One American City Has a Brilliant Plan to Fight Homelessness
Madison, Wisconsin, debuted its effort to help the homeless — a village of tiny houses.
Wisconsin's capital unveiled over the weekend a neighborhood of one-room homes for the city's homeless population. The Tiny House Village offers three completed homes; four people are set to move in this week.
Nine homes, all made from reclaimed and recycled materials, will be completed by the end of the project. Plans also include the addition of a bathroom, a community room with a kitchen and a laundry facility, a garden, a tree orchard and chickens.
And it's costing the public nothing. Organized and funded by Occupy Madison and a local homeless coalition, the project is being funded with private donations, and the homes are being built on private property.
Madison's undertaking is a compassionate alternative to other cities' efforts. For example, London tried "anti-homeless spikes," San Francisco blared noises to disrupt the sleeping homeless and, in 2012, New York City tried to ban individual food donations to the homeless.
For some reason, not too many cities have tried what seems like an obvious solution to homelessness — a home.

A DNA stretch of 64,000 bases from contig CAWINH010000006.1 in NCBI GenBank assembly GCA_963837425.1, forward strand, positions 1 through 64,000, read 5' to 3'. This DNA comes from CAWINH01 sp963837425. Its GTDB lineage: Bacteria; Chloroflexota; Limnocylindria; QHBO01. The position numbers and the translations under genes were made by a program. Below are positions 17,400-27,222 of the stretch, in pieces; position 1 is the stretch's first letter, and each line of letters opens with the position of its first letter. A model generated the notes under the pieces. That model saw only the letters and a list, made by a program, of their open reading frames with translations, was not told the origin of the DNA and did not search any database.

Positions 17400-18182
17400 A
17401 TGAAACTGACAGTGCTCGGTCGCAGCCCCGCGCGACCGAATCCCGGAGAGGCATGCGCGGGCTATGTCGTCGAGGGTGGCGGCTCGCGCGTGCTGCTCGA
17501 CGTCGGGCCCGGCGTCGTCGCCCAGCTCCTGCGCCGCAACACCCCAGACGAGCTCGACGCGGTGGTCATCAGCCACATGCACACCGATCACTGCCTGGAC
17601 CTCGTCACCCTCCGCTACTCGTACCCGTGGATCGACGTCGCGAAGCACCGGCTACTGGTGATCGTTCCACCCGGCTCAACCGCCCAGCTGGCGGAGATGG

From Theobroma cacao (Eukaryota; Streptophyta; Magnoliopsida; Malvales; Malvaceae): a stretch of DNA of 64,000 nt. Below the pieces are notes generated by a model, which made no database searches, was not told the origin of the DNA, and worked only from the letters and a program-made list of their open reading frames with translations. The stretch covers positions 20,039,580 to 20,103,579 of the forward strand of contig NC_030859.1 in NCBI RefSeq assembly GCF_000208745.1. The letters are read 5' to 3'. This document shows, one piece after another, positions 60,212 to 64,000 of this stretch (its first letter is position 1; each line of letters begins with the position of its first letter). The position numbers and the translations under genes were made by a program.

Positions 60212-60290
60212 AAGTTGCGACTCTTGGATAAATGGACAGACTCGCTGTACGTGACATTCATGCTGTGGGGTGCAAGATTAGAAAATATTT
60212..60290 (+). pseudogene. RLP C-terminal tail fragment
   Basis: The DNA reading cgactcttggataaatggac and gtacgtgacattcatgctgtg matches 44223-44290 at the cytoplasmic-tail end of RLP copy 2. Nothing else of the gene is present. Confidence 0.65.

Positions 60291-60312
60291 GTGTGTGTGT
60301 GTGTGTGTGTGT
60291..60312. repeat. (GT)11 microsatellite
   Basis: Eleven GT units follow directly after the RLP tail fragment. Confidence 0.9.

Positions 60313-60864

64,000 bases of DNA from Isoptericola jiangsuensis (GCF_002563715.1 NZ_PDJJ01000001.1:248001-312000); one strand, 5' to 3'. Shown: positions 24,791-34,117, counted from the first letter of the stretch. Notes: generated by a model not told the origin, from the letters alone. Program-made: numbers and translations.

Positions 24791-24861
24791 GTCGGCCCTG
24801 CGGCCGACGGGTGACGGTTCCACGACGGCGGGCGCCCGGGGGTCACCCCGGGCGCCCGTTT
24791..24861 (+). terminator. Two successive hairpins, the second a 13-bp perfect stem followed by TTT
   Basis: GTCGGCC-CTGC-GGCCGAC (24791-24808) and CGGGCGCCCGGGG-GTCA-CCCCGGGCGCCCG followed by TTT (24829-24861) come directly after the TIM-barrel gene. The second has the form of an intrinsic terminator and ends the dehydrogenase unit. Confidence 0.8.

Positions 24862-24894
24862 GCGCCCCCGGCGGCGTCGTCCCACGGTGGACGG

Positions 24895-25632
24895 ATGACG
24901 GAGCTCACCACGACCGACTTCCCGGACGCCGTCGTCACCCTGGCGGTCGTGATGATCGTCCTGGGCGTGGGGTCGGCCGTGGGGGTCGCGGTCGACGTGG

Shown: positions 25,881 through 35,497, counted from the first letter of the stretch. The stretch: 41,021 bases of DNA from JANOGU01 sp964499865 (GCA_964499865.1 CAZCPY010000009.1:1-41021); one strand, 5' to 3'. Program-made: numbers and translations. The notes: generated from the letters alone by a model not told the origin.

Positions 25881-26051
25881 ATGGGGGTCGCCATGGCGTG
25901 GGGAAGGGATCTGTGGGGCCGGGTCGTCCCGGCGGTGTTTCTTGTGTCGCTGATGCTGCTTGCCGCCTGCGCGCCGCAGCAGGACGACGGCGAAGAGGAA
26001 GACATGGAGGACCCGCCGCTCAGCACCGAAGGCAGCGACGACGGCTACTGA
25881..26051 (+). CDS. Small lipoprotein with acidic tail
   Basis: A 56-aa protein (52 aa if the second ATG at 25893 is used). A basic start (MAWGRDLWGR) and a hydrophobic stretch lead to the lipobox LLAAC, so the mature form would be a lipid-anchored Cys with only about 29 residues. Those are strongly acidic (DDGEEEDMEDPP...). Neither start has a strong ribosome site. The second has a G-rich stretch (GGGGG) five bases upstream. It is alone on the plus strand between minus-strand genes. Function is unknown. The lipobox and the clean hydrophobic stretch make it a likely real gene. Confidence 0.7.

Madison joins a handful of other cities with similar projects in the works. Newfield, New York, has plans for 14 to 18 tiny houses and Austin, Texas, plans to build a 27-acre village that will house 200 people.
Expect this trend to continue. Cities such as Portland, Oregon, have begun to investigate the villages as a possible solution for homelessness in the city.
There's good reason more cities are considering this option — it's a smart one. Tiny house villages provide more privacy and independence than traditional shelters and sturdier protection than "tent cities." Moreover, Time reports that tiny homes could be less costly than typical emergency shelters, "which cost up to $16,000 a year and lack plumbing."
Given all of the information, the idea of tiny house villages seems all the more brilliant. Here's to hoping that Madison is just the first in a long line of cities to realize it.